Faculty of Social Work
Background: An increasing number of family service agencies and community-based mental health service providers are implementing a single-session walk-in counselling (SSWIC) as an alternative to traditional counselling. However, few economic evaluations have been undertaken.
Aims: To conduct a cost-effectiveness analysis of two models of service delivery, SSWIC compared to being waitlisted for traditional counselling.
Methods: A quasi-experimental design was employed. Data were collected from two community-based Family Service Agencies, one using SSWIC and one using traditional counselling. Participants were assessed at baseline and four weeks after the baseline. Cost-effectiveness was estimated from the societal and payer’s perspective.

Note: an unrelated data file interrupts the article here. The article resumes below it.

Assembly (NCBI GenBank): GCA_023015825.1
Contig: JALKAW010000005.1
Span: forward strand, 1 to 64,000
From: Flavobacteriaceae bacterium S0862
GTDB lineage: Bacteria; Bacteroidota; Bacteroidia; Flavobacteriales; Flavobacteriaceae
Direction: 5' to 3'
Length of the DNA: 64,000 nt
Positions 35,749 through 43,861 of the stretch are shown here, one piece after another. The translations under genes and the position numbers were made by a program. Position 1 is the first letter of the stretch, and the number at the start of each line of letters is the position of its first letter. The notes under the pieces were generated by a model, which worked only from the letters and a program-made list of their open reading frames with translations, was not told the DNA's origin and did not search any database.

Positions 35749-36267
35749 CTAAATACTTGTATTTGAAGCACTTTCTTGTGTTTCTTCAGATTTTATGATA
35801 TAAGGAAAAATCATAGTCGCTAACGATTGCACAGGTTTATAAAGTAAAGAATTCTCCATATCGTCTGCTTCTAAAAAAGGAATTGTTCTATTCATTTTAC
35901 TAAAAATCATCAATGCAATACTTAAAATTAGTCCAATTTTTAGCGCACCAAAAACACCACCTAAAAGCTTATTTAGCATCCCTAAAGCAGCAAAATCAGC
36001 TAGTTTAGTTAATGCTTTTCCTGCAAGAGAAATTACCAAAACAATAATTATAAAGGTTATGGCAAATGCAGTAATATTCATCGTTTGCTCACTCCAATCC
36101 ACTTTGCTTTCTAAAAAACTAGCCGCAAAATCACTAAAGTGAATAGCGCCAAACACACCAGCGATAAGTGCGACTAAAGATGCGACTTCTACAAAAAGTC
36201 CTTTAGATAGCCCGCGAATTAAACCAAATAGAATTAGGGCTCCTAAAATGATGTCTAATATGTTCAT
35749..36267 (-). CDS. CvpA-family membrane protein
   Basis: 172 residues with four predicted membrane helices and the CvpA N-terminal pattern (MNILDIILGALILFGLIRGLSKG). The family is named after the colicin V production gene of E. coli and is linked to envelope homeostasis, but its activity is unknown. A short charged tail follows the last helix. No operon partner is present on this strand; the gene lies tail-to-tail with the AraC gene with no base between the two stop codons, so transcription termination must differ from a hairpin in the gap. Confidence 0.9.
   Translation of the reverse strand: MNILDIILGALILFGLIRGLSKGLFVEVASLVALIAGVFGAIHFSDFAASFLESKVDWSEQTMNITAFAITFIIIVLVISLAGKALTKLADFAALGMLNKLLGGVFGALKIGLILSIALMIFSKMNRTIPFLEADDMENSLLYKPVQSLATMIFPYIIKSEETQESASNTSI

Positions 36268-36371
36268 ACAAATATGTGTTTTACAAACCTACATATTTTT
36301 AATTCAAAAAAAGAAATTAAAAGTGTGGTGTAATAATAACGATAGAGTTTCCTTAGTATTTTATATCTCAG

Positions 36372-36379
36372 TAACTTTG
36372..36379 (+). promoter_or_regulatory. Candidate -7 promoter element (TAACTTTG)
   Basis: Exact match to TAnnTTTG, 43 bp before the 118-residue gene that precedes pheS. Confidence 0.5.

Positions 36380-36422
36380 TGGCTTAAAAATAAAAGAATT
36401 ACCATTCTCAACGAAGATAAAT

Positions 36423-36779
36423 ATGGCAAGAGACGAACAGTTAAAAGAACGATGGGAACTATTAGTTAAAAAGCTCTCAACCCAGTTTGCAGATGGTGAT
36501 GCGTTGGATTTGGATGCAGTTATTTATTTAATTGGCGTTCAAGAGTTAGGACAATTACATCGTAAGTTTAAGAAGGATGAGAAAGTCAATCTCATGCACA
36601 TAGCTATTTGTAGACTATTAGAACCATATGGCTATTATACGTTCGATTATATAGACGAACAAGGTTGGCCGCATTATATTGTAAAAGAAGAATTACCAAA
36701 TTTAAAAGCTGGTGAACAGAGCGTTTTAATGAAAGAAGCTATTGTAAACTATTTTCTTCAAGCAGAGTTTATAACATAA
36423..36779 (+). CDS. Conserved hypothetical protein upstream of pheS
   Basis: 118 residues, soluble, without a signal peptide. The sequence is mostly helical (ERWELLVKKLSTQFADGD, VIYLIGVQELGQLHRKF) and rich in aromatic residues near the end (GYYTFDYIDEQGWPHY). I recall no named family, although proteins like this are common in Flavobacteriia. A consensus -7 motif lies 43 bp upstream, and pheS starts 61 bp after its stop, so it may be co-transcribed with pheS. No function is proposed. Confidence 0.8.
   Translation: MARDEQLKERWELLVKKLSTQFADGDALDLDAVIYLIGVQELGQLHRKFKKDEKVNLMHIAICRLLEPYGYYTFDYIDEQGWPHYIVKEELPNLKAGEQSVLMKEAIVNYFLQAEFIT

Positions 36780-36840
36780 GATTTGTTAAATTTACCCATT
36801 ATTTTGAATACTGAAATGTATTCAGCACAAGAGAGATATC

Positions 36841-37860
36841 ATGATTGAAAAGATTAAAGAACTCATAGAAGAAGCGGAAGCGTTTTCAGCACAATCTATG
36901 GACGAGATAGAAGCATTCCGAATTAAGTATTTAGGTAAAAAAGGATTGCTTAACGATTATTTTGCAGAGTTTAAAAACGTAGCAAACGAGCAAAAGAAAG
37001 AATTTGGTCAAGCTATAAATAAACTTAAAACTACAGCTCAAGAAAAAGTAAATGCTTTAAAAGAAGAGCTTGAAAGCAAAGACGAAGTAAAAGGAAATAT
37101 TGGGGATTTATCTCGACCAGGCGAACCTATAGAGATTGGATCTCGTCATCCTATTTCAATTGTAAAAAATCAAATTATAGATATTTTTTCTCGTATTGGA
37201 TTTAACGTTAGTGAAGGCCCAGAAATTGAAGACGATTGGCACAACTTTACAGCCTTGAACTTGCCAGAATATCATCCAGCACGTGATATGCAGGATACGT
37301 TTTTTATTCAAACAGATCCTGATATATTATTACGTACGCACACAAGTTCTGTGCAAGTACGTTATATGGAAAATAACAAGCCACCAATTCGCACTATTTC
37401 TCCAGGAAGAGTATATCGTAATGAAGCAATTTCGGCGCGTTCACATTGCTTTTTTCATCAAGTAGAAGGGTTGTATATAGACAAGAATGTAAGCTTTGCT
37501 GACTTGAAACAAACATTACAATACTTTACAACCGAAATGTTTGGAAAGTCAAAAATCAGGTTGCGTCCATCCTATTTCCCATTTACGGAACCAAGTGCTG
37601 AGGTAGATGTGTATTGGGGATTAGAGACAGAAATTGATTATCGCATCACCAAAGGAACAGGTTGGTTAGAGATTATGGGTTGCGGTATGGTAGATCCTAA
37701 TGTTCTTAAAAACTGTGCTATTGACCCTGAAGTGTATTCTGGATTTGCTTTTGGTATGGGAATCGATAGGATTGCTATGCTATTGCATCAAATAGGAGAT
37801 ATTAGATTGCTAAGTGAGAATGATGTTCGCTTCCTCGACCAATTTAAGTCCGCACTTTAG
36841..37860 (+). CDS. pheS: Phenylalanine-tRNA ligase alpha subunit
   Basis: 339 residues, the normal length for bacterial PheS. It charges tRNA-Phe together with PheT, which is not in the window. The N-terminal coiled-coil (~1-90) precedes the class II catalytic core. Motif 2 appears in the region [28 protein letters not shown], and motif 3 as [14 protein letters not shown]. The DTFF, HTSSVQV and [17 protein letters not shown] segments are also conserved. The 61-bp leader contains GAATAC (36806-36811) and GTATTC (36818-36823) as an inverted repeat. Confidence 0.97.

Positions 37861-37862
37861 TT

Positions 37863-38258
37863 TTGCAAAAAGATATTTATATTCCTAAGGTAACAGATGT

Results: The societal and payer’s costs for SSWIC were higher than for those waiting for traditional counselling, and health outcomes were better. SSWIC is not cost-effective compared to being on the waitlist for traditional counselling (or, for a few patients, having received counselling, but after a wait of several weeks).
Conclusions: SSWIC has the potential to reduce the pressure on the mental health care system by reducing emergency visits and wait lists for ongoing mental health services and eliminating costly-no shows at counselling appointments. Long-term studies involving multiple walk-in counselling services and comparison services are needed to support the findings of this study.
Lamsal, Ramesh; Stalker, Carol A.; Cait, Cheryl-Anne; Riemer, Manuel; and Horton, Susan, "Cost-effectiveness analysis of single-session walk-in counselling" (2017). Lyle S. Hallman Social Work Faculty Publications. 21.